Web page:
Glen talked about the mistake of most contemporary horror in that the characters SHOULD be scared. He recommended Marjorie Bowen's story "Dark Ann."

Jack talked about how teenagers really struggle to appreciate ambiguity and open-endedness in stories. Teenagers seem to need closure, i.e., yes or no, was there a ghost or not?

Michael Dirda asked the panel which ghost stories they use when teaching.

Gemma preferred M.R. James' "Count Magnus" as a good example of a spirit ethereal in nature, but at the same time, solid enough to hurt you. The specific becomes universal in James' stories, i.e., when a character is afraid of one specific thing, in the hands of a good author, the reader will eventually absorb the character's fear as his/her own.

Michael Dirda read an excerpt from M.R. James' story "The Diary of Mr. Poynter," the part beginning with the passage "then he dozed, and then he woke..." HEEBIEJEEBIES!!!

Gemma continued by mentioning Conrad Aiken, whose story "Silent Snow Secret Snow" (?) involves a 12-year-old boy having a psychotic break, and wishing to have his life extinguished.
(NOTE: You can find a PDF download here: )

Jack talked about examples like Shirley Jackson's Haunting of Hill House and its 1st and last paragraphs, as well as the short story "Oh Whistle and I'll Come to You My Lad" by M.R. James, Yoko Gawa's Diving Pool (short story collection), Ellen Datlow's recent anthology Hauntings, and "Smoke Ghost," a ghostly 1941 Fritz Leiber tale.

Glen talked about how teenagers are skeptical, and how he usually starts them out backwards with "The Specialist's Hat" (very contemporary, but built around a 19th-century traditional ghost story framework), then "McIntosh Willy" by Ramsey Campbell, "Demon Lover" by Shirley Jackson, and then graduates them to M.R. James and Oliver Onions' "Beckoning Fair One."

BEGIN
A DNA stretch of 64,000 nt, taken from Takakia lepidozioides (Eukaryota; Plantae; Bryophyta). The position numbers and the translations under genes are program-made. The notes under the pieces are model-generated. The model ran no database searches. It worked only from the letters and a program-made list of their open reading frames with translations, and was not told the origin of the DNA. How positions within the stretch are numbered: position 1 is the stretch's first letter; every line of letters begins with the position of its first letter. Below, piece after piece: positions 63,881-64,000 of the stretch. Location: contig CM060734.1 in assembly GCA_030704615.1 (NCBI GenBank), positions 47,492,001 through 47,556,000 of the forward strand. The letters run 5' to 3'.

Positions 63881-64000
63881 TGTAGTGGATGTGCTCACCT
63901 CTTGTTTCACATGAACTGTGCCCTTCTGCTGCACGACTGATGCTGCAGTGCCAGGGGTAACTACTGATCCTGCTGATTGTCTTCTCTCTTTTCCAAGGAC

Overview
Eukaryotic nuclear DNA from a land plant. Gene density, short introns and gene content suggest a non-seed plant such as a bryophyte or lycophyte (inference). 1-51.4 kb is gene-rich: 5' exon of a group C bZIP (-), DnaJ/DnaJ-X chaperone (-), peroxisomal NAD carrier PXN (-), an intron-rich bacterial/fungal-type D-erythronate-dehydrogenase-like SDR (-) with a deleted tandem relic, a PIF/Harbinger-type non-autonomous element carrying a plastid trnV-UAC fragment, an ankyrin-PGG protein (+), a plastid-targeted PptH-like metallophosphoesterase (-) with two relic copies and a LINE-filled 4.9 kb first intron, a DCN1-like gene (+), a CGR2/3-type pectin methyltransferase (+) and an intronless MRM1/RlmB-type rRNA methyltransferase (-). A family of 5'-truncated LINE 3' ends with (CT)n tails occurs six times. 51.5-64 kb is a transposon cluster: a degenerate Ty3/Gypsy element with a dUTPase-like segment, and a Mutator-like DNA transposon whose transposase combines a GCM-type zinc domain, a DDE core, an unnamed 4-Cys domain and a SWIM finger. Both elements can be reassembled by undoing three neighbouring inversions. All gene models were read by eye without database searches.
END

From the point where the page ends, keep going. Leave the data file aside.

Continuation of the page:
Gemma mentioned Elizabeth Jenkins "On No Account My Love," which is a 1955 tale that can be found in a few ghost story anthologies.

Jack asked about documentation and its effects in a story.

In response, Glen talked about H.P. Lovecraft's use of connected-but-distant events and tales within his stories, and how he uses each to provide confirmation of its predecessor in the story, and eventually within full story cycles. Lovecraft also utilized the reference of old texts.

Michael Dirda mentioned Sheridan Le Fanu's 1872 story "Mr. Justice Harbottle," with its lost manuscript, and how derivative accounts of a story/anecdote play with that idea.

Glen said that sort of story construction is like building a mousetrap mechanism.

Eric mentioned the Slenderman story cycle, which has recently achieved dire notoriety.

Gemma talked about how a tulpa is what we wish for while being simultaneously horrified by the idea of what we might actually be able to create ourselves. (ref: Tibetan thoughtform manifestation)

Author John Langan (in audience) talked about how in a ghost story, a person can be isolated by the experience, cordoned off from the rest of humanity, and at the same time made open and vulnerable to a very much OTHER reality. (NOTE: In Langan's excellent book House of Windows, the two main characters are clearly separated from their previously normal daily life by their experiences, with heavy consequences.)

Eric found that being haunted can be similar to suffering from a disease -- an invisible but lifelong condition in which you have been touched by death.

Someone mentioned Robert Frost's poem "Witch of Coos" and how one can be touched by a lifelong taint when haunted. (NOTE: See end of post below for the text of this poem.)
Stay tuned for the next installment in this series of notes from ReaderCon 2014!

by Elinor Wylie

I always was afraid of Somes’s Pond: